Timothy Simons, the guy everyone loves to hate on 'Veep'

A terrible character, played by a nice guy

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Timothy Simons plays Jonah Ryan on "Veep."

"Jonah, you're not even a man," begins one of many epic insults hurled in the face of Jonah Ryan, the needling, socially maladjusted pisher of a human on HBO's "Veep," embodied with no-holds-barred gusto by one-time Chicago actor Timothy Simons. "You're like a an early draft of a man," he's told, "where they just sketched out a giant mangled skeleton but they didn't have time to add details — like pigment. Or self-respect."

Jonah is the guy everyone loves to hate, and Simon's lanky 6-foot-5 frame is invariably the butt of the joke some way, somehow.

"That clown car got a giant clown in it," observes a character as Jonah drives up in an episode of the current season (airing 9:30 p.m. Sundays).

The vice president's press secretary (played by Chicago native Matt Walsh) reluctantly introduces Jonah to his family: "This is Sasquatch." And then as an aside, letting Jonah know just how welcome he is in the guy's home: "The edible garbage is out back in the alley."

Don't feel bad. Jonah brings it on himself. He's the worst. The kind of guy who tries too hard with a hip salutation ("What's up, young-ass b------?") or an impromptu insult ("You take that chicken soup and you shove it up your soul!").

This season his character was fired from his White House job and now spends his days posting a "gossiptainment" Wonkette-type political blog with dubious content. Consider this exchange with one of his interns debating whether or not they should publish an unsubstantiated rumor:

Couch-bound web lackey: "We just don't know the facts."

Jonah: "OK, but we just, we put it out there. And then something will arrive that backs it up, right? That's just Journalism 101."

It's has been an inspired performance these past three seasons, of a character both odious and endlessly entertaining.

When Simons landed the role on "Veep," it was his first major gig. It has led to appearances in "Draft Day," the indie drama "Beneath the Harvest Sky" (opening in Chicago next Friday) and high-profile upcoming releases that include the screen adaptation of Thomas Pynchon's "Inherent Vice" and a James Franco-Seth Rogen vehicle called "The Interview."

But Chicago is where he got his start, moving here in 2002 after graduating from the University of Maine. Despite the pedigree of several Second City alumni who appear on "Veep," Simons' six years in town were focused on straight theater.

"I took one class at Second City called Improv for Actors, and that was it," he said when we caught up by phone this week, "and that was only because my agent told me I had to.

"It wasn't that I didn't like it. I just wanted to be part of that small theater scene. You know, going through theater school, you see the original cast listed in the front of Samuel French (the publisher of most play scripts) and at the beginning it says, 'This play was first performed at this theater' — and so many of those plays were workshopped and performed in Chicago. That's what I wanted to be a part of. The creation of new stuff. That's why I moved there."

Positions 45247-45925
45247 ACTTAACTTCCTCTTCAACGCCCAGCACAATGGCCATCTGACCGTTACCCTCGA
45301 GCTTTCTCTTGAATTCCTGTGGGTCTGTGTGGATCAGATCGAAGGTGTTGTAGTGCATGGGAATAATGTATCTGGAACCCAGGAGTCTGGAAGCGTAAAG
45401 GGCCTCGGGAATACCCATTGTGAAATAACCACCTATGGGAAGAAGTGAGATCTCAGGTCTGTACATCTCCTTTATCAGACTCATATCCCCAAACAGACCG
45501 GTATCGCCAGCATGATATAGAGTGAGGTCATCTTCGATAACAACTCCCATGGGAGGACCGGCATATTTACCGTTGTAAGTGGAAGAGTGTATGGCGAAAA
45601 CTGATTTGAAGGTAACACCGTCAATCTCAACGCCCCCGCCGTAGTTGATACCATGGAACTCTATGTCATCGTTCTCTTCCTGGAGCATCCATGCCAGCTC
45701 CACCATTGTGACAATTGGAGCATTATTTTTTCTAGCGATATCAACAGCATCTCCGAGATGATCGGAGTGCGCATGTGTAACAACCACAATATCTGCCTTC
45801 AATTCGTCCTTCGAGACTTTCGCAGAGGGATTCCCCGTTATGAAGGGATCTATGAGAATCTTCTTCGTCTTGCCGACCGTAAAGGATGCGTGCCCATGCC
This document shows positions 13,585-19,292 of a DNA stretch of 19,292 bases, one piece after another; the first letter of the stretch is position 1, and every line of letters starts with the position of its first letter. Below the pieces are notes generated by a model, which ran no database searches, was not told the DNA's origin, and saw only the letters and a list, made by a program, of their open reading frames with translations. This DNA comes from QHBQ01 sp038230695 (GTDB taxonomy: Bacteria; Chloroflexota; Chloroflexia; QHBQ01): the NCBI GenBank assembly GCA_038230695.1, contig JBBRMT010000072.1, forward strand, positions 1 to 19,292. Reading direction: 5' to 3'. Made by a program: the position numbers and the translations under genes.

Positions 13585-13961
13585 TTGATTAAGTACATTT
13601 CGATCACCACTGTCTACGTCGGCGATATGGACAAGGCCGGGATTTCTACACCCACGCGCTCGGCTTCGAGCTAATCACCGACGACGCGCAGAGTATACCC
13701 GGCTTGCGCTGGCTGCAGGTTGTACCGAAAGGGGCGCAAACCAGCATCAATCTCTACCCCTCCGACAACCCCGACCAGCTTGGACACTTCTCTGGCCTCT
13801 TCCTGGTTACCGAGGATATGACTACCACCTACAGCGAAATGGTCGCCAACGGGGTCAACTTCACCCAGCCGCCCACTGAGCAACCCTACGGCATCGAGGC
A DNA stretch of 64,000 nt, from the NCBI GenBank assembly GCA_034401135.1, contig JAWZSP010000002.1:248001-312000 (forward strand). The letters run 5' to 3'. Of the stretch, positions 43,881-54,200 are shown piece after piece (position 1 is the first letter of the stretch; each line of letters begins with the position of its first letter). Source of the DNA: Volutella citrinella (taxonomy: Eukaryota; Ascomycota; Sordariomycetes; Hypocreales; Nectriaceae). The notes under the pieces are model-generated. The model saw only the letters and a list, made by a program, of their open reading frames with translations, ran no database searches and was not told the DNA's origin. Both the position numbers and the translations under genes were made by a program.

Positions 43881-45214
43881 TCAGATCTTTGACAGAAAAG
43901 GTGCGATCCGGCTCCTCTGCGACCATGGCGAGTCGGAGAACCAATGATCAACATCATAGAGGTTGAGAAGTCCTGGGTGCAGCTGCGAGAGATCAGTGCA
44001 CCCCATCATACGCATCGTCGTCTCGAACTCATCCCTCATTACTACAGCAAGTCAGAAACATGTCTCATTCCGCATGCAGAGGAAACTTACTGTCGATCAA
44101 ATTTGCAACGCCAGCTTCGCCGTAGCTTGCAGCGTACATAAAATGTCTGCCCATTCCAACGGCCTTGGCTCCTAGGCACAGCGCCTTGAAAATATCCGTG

He worked a bit with the Hypocrites (including a New York production of artistic director Sean Graney's terrific play "The 4th Graders Present an Unnamed Love-Suicide"). Said Graney: "I cast him because he was beautifully awkward, terribly smart and incredibly friendly. He could make people laugh at any second with his big smile."

Simons was also, in his words, a "dedicated" member of the theater company's softball team. "And since moving to LA," he said, "I have not missed a summer to get back and play at least one game, which I have been very happy about."

During his time in Chicago he worked a "bunch of odd jobs. Starbucks barista on Michigan Avenue, set carpenter for plays for a long time, bouncer at Joe's on Weed (one of the worst jobs I've ever had) and bartender at the House of Blues."

The city is also where he met his wife, Annie, with whom he is now parent to two-year-old twins, a son and a daughter. "(My wife) grew up in the northwest 'burbs but had lived in the city a long time when we met. Until I met her, I was one of those people that had no idea what Illinois was outside of the city limits."

During our chat, we talked about Jonah Ryan's disgusting home life, the startling number of Chicago actors on "Veep," and Simons' appearance last week on "The Late Show with David Letterman." For the record: Simons is as delightful and unlike Jonah as they come.

Q: I looked up Jonah Ryan's blog and Ryantology.net does not exist, even as a parody. I can't believe no one's snagged that site and done something with it.

A: I know! That's sort of in a department that's so far removed from me at HBO, but I'm surprised. Remember when the lights went out at Super Bowl a couple years ago? Within seven seconds there were 15 "Super Bowl Lights" parody Twitter accounts. We live in a world in which whatever you do has a parody account online in moments. So I'm actually surprised someone hasn't bought the domain name for Ryantology.net. I just figured somebody would grab it. I'm surprised that somebody wasn't just like, "What, $15? Yeah, sure. (Expletive) it, I'll buy it."

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